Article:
“The whole reason for an interview is to determine whether you and that candidate can get together and help each other build business,” says Clark Toole, Sarasota, Fla. based president of Coldwell Banker Residential Real Estate in Florida and Coldwell Banker Commercial NRT. “If candidates can communicate well with you during the interview, that’s a good sign.”
Questions for Newbies
What questions will help you discern whether a candidate will be successful in real estate? Here are five lines of questions for new-to-the-business candidates:
1. What made you decide to get into real estate?
“That’s a very simple question that will tell you a lot,” says The Keyes Co.’s Bill Richardson. “Money isn’t necessarily the wrong answer, but candidates shouldn’t say, ‘I like houses’ or ‘I’ve always liked real estate.’ This business isn’t just about the product. You have to be good at relationship building, networking, and time management.”
2. What connections do you have that would help you build business, and what charities or groups do you belong to? Are you OK sending a card to people in those groups saying, “Hey, I’m now selling real estate at XYZ Co., and we can help you with your real estate needs”?
“The bottom line for me is how much networking potential sales associates are willing to do to be successful,” explains Karen A. Berman, vice president and director of sales and brokerage at Argo Real Estate in New York. “If someone recoils and says, ‘I don’t think it’s appropriate to badger the parents of my kids’ friends about real estate,’ I know they’re not great at networking.”
3. If you were at a party and didn’t know anyone, what would you do? Or if you were standing in line and someone cut in front of you, how would you handle it?
“There’s a quality that good sales associates have, which you’d call something like moxie or fearlessness,” says Better Homes and Gardens Real Estate Rand Realty’s Joseph Rand. “It’s the ability to ask difficult questions and be comfortable in inherently awkward situations. Any answer indicating that candidates are self-conscious or too concerned about what other people think would be red flags.”
4. What motivates you to succeed? Describe a time when you’ve had a setback and how you handled it.
“This question gets to the core of the business, which is prospecting and having the ability and energy to go out and let people know you’re in real estate,” says Coldwell Banker’s Toole. “A lot of people don’t have a real estate need right now, and new associates might think of that as rejection. They need the tenacity to continue talking to a lot of people.”
5. How do you intend to support yourself while getting established in real estate, and what concerns do you have about going into real estate?
“If candidates don’t have any concerns, and they don’t have some cushion to develop a business, that worries me,” says Toole. “They’re going to jump into something new, and if they can’t generate money quickly enough, they’re going to have problems.”
Questions for Seasoned Salespeople
Past performance and attitude are two important factors to consider when interviewing current sales associates considering moving to your company. Here are questions for those candidates:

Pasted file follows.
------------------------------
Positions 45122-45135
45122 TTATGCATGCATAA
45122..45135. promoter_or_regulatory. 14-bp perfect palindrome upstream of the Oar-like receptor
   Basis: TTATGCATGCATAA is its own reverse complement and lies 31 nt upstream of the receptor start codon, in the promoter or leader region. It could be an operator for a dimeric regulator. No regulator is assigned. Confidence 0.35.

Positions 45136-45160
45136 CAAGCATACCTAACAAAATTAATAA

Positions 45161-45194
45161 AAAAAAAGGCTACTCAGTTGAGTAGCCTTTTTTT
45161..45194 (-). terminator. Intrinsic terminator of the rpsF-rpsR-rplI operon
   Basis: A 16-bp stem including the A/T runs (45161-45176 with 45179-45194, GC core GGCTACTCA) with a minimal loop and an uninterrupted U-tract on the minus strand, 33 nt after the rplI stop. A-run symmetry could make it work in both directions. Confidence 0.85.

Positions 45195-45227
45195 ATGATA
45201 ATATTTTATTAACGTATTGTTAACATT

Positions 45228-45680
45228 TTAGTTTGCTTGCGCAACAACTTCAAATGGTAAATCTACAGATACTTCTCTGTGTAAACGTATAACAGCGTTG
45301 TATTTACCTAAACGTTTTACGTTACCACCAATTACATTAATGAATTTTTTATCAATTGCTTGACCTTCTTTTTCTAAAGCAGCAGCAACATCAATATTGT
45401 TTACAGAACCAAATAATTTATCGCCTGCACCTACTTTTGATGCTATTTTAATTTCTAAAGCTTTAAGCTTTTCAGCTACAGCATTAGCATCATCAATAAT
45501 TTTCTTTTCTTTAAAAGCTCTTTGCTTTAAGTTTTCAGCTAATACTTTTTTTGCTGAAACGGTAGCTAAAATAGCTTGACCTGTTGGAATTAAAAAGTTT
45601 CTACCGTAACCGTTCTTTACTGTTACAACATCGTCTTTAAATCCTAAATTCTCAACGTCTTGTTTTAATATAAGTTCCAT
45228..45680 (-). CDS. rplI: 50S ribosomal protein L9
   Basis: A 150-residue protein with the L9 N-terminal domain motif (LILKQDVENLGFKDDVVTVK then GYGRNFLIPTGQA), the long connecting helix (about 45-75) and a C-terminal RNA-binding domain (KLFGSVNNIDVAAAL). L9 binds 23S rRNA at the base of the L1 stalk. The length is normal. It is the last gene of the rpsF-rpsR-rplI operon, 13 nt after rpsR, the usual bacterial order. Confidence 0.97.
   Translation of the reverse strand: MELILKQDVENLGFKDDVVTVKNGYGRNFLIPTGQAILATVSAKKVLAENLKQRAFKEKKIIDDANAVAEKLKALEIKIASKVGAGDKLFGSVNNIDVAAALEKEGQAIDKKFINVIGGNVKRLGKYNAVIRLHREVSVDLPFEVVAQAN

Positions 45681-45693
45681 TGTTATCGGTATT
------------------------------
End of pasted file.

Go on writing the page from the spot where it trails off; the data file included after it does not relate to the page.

1. What has your current company done for you in the last 12 months that has helped accelerate your business?
“I’ve yet to have anyone tell me their company has really done anything,” says Jimmy Dulin, CRS, broker-owner of the five-office RE/MAX Ability Plus in Indianapolis. “That generally points out the need for a company that offers more services that would aid them.”
2. If you were to leave your company today, what would be the reasons?
“That tells me what the sales associate’s current company is doing wrong,” says Dulin. “That doesn’t mean that 100 percent of the time I can fix it. But it’s easier to fix something if the person who’s involved identifies the problem.”
3. What kind of year are you having so far, and how does it compare to last year? Are you on track to reach your goals? What are your goals?
“I’m looking to determine if candidates have and work a plan, in addition to whether their business is increasing each year or decreasing,” says Coldwell Banker’s Toole. “That gets into why this has been their best year or why they feel as if they’re going backwards. If candidates are truthful with me, I can be a great consultant to help them build their business.”
4. How far do you want to go with this business? At what sales level are you comfortable?
“For some people, the answer isn’t that they want to sell more, but that they do 40 transactions annually, are in their mid-50s, and want to spend more time with their new grandchild,” says Dulin. “I don’t have any problem with that. I can immediately identify whether some of the efficiencies or services I offer can make them more productive so they work less but earn as much. Or maybe I can bring someone on to assist them.”
5. Why would our company be better with you as a part of it?
A bad answer to this question is one in which candidates focus on how great they are. “Real estate is a joint venture between our associates and their manager,” explains Toole. “It’s not all one or the other, and the people who are very successful use all their resources, including coaching from their management team. Look at successful movie stars and sports figures. They all have coaches who look at them objectively and help them improve their performance.”